Senate Republican leaders want Google to hand over an internal memo that appeared to show the company factored politics and optics into a decision not to inform users of a security vulnerability in its Google+ social network platform potentially affecting a half-million people.
That came in a letter to the company following up on a story in the Wall Street Journal about the vulnerability. The story cited an internal memo that talked about the "immediate regulatory interest" disclosure could draw and which could bring Google "into the spotlight alongside or even instead of Facebook despite having stayed under the radar throughout the Cambridge Analytica scandal" and "almost [guarantee] Sunday will testify before Congress."
Google CEO is Sundar Pichai, to whom the senators addressed their letter.
The senators conceded that the company was reportedly also opted not to disclose the issue at the time in part because it had not determined whether the vulnerability, which it fixed, had in fact been exploited by any app developer or, if so, which users were affected.
But it was the political calculation that did not sit well with Sens. John Thune (S.D.), chairman of the Commerce Committee; Roger Wicker (Miss.), chairman of the Communications Subcommittee; and Jerry Moran (Kan.), chairman of the Consumer Protection Subcommittee.
They said the report was troubling because at the same time Facebook was having to face the D.C. music and learn "the important lesson" that tech firms have to be forthright with the public on privacy, Google "apparently elected to withhold information about a relevant vulnerability for fear of public scrutiny."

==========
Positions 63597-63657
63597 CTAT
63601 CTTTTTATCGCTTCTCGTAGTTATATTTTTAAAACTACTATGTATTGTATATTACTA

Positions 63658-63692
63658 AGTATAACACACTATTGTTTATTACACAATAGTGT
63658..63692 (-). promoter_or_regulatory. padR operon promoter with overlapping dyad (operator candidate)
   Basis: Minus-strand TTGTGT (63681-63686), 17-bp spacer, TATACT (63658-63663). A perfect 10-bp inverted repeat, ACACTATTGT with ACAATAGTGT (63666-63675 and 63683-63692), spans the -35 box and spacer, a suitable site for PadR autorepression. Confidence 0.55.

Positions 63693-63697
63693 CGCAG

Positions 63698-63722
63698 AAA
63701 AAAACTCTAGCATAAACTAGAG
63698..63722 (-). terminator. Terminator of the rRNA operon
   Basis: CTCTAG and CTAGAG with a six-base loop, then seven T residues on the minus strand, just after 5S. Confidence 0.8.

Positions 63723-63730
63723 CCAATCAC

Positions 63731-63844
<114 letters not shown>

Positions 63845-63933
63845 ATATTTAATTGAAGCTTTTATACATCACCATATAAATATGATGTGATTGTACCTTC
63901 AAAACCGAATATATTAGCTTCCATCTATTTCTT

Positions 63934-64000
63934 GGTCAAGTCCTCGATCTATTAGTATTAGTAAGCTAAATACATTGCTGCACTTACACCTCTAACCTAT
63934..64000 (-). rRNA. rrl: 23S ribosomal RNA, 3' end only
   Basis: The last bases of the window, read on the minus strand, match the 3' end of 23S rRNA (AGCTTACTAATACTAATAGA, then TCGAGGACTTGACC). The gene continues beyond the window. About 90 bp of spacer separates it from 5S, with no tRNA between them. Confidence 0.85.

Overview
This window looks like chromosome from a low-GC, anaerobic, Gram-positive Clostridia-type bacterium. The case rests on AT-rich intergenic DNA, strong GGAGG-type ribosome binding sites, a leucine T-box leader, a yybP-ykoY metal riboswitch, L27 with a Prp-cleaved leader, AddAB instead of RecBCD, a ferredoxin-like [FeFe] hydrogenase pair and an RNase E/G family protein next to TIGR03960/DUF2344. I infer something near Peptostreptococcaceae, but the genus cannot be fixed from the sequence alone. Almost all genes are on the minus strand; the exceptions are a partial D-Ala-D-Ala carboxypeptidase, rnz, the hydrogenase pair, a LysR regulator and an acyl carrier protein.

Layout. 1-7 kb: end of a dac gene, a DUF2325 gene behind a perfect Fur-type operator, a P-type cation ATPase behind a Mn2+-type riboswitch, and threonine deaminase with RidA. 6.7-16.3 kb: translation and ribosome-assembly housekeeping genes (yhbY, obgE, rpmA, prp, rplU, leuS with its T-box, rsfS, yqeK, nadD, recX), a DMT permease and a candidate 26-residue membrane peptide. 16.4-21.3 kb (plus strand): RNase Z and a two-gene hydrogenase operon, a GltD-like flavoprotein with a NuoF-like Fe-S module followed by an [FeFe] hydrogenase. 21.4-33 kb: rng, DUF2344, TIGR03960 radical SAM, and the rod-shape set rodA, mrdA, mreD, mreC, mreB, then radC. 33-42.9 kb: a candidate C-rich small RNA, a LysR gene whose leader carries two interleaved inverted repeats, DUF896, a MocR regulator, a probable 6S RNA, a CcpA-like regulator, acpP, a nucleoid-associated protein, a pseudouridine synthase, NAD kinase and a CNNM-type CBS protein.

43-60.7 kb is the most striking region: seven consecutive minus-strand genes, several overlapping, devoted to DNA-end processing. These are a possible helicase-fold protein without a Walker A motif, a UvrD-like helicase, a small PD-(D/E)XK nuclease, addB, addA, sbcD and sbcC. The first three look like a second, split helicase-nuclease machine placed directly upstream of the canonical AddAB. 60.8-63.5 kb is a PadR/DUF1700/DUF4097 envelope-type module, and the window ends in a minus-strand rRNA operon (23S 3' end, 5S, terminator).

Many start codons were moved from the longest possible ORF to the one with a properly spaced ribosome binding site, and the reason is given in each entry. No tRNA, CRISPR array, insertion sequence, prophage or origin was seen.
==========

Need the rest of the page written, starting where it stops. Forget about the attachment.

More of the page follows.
Some other legislators might take issue with how much of a lesson Facebook had learned.
Thune and company also said they were unhappy that Google's chief privacy officer testified two weeks ago and failed to provide info on the vulnerability.
In addition to a copy of the memo, they want answers to a bunch of questions by Oct. 30, including when and how Google became aware of the security issue; why it chose not to disclose to the committee or public; whether it disclosed it to any federal agencies; and whether there are similar, unreported incidents.
Contributing editor John Eggerton has been an editor and/or writer on media regulation, legislation and policy for over four decades, including covering the FCC, FTC, Congress, the major media trade associations, and the federal courts. In addition to Multichannel News and Broadcasting + Cable, his work has appeared in Radio World, TV Technology, TV Fax, This Week in Consumer Electronics, Variety and the Encyclopedia Britannica.
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